Wisconsin Sen. Feingold to speak in Vail
December 28, 2005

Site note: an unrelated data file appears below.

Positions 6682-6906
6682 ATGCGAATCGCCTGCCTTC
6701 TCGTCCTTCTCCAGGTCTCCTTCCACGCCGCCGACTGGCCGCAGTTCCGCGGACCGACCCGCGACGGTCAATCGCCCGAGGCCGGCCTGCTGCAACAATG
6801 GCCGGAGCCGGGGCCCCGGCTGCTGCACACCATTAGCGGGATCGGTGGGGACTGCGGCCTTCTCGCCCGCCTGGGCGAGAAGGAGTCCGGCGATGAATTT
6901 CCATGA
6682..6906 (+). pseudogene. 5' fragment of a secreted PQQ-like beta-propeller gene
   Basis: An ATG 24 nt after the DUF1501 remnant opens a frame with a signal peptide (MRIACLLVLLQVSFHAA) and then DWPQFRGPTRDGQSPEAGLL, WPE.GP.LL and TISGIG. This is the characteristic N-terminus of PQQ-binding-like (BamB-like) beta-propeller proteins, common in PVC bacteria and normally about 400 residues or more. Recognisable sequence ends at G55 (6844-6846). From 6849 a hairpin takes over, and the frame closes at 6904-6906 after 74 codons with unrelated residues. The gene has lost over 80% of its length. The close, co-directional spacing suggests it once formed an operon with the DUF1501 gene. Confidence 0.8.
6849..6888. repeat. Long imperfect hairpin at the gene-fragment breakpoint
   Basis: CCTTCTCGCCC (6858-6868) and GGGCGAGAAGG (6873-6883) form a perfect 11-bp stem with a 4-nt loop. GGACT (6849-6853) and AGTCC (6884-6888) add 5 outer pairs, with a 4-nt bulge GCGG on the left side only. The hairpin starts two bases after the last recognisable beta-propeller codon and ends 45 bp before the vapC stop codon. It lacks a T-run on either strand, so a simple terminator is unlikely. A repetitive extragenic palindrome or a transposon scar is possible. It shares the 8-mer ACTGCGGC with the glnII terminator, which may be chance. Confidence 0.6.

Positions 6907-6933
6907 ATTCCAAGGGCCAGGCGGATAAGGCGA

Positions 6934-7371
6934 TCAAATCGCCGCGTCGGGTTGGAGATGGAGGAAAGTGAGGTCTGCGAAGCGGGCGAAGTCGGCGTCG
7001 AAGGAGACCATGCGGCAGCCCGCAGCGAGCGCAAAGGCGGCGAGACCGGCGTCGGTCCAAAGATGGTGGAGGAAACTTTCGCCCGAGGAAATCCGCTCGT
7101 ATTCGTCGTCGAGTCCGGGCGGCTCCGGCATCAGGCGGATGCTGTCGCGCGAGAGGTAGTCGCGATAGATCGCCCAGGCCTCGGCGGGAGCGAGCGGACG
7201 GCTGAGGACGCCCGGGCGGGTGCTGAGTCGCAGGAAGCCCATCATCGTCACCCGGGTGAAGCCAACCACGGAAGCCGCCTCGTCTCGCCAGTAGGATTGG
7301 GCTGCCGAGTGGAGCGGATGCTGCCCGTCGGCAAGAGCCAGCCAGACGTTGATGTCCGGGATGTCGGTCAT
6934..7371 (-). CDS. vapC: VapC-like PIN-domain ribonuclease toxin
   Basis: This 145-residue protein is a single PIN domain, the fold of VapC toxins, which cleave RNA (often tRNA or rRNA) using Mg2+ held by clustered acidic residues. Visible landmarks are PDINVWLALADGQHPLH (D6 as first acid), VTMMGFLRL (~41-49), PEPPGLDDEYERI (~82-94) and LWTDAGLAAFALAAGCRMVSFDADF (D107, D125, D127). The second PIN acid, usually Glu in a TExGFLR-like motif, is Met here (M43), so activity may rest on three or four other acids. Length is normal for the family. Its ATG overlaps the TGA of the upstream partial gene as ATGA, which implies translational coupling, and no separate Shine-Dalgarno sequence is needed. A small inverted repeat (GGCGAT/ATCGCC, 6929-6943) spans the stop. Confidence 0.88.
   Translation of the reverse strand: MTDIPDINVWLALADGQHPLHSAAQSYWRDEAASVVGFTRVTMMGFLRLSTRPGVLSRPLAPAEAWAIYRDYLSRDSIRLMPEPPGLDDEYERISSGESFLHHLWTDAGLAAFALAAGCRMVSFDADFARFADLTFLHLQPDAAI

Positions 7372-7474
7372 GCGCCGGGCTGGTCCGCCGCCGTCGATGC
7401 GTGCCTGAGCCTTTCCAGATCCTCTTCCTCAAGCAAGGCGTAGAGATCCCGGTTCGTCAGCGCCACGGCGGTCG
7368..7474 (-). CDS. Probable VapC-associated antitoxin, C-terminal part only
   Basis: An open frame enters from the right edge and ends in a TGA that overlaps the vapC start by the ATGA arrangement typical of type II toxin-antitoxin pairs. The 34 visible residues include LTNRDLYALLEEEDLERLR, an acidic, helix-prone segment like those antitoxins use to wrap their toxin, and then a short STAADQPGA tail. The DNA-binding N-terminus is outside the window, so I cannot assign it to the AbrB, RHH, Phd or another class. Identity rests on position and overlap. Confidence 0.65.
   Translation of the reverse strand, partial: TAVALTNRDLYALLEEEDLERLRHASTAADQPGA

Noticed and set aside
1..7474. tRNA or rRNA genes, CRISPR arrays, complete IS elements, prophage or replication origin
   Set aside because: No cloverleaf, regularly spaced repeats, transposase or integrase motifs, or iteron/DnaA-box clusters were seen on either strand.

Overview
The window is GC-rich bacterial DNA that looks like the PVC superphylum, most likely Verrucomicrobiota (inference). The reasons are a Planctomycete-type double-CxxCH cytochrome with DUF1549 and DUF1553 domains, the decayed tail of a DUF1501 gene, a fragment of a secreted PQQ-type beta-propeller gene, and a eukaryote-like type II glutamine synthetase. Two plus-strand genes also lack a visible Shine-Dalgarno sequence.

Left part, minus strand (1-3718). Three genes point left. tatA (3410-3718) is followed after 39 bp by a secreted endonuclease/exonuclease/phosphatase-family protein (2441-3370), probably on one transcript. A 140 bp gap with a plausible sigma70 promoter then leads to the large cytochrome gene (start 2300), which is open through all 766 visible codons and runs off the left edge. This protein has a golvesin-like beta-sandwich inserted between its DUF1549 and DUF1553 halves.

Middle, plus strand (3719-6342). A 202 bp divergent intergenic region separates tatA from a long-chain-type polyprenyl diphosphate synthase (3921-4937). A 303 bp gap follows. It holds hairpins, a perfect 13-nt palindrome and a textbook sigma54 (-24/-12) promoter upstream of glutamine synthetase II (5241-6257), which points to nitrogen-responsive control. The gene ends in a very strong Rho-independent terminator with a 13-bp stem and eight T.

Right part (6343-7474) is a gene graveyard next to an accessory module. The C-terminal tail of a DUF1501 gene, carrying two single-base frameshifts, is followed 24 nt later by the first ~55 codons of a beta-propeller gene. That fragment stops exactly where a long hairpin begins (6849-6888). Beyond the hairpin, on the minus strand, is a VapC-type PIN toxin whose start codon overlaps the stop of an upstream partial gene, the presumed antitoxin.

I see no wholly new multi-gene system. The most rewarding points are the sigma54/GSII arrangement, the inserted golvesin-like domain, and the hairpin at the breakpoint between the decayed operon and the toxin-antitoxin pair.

VAIL – When U.S. Sen Russ Feingold scheduled a trip to visit his second cousin in East Vail, he wasn’t planning to make any speeches, but, he said, he couldn’t refuse when the Mountain Democrats asked him to speak.Feingold has launched what he calls a 50-state strategy to build strong Democratic parties. So far he has traveled to eight states, including California, Alabama and New Hampshire. Colorado will be the last state he visits this year.National security will be a big part of his speech to Eagle County residents, he said. “I think it’s important for all of America, but especially parts associated with Republicans – and Colorado is a great example because Democrats are picking up steam in Colorado,” Feingold said.He also wants to help the Colorado Democratic party develop as much as possible, he said. Debbie Marquez, a local party leader and a Democratic national committeewoman, said Democrats are picking up momentum in the mountains. “The spine of the Rocky Mountains is progressive,” Marquez said. “There’s a progressive majority of voters who are just beginning to find a voice in this state.”Feingold, citing civil liberties, was the only senator to vote against the post-Sept. 11 Patriot Act that increased the government’s investigative rights. Today, many Democrats also oppose to the law, he said. “What I believe is that we can win the fight against Al Queida and protect innocent Americans’ freedoms at the same time,” Feingold said.For the lunch event in Vail, participants should bring a sack lunch and beverage. Tickets are $25, and proceeds will go to the Summit, Garfield and Eagle county Democratic parties.”The ‘Brown Bag’ event epitomizes what (Feingold) represents,” Marquez said. “He’s somebody who lives by grass roots politics.”The evening event in East Vail is designed to be more interactive than the lunch event as the public will guide the discussion topics. The evening event requests a $500 donation per couple to the Progressive Patriot Fund, the senator’s Political Action Committee.The Progressive Patriot Fund aims to get Democrats elected to Congress in 2006. Fund donators vote to determine which candidates receive up to $5,000 for their campaigns.Feingold has thought about running for president in 2008 but won’t seriously consider it until after the 2006 Congress elections, he said. “For now, I’ll focus on helping Democratic parties grow and helping [Democratic] candidates … and standing up to the president when he’s wrong,” Feingold said.